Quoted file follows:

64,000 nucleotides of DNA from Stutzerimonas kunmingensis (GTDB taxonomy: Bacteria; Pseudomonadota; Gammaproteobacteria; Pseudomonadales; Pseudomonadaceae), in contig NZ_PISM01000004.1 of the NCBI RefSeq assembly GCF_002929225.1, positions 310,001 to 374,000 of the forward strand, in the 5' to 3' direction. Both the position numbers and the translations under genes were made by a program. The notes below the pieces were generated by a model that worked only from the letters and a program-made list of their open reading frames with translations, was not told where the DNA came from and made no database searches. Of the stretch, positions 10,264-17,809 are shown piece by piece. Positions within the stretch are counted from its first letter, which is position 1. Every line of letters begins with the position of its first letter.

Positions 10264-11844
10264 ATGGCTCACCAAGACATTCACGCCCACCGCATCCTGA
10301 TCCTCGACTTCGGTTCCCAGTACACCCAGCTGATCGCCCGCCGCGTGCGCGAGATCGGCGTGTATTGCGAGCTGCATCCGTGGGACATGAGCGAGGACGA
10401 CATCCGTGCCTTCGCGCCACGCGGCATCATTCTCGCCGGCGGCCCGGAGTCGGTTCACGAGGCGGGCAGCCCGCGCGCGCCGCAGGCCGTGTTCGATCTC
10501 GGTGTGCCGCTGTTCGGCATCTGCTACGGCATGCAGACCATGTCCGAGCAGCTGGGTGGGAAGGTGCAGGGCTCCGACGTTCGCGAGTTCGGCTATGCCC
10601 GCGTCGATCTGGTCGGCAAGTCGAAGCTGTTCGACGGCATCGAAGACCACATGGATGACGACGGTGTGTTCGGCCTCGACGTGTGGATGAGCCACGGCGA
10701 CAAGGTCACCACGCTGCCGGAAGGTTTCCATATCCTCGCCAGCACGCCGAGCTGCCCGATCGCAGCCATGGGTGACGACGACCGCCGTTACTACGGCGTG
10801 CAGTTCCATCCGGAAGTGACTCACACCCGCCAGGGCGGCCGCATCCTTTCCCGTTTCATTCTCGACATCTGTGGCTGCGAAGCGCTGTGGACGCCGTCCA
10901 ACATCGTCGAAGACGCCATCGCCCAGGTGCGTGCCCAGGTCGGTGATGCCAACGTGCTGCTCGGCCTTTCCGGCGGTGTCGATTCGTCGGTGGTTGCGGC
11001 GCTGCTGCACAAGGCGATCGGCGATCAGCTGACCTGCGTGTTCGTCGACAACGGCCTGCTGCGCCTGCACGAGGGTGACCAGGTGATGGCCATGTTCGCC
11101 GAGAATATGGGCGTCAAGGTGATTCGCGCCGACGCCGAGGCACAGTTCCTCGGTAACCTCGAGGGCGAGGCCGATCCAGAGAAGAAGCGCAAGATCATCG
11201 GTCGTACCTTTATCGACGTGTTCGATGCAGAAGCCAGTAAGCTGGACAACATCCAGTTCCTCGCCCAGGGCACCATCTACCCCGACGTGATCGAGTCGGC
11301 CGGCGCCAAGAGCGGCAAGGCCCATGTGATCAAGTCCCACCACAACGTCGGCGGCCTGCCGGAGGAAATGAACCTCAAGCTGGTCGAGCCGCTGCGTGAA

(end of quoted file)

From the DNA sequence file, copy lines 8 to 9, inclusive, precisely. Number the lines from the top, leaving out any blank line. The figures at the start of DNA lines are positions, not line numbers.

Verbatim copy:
10701 CAAGGTCACCACGCTGCCGGAAGGTTTCCATATCCTCGCCAGCACGCCGAGCTGCCCGATCGCAGCCATGGGTGACGACGACCGCCGTTACTACGGCGTG
10801 CAGTTCCATCCGGAAGTGACTCACACCCGCCAGGGCGGCCGCATCCTTTCCCGTTTCATTCTCGACATCTGTGGCTGCGAAGCGCTGTGGACGCCGTCCA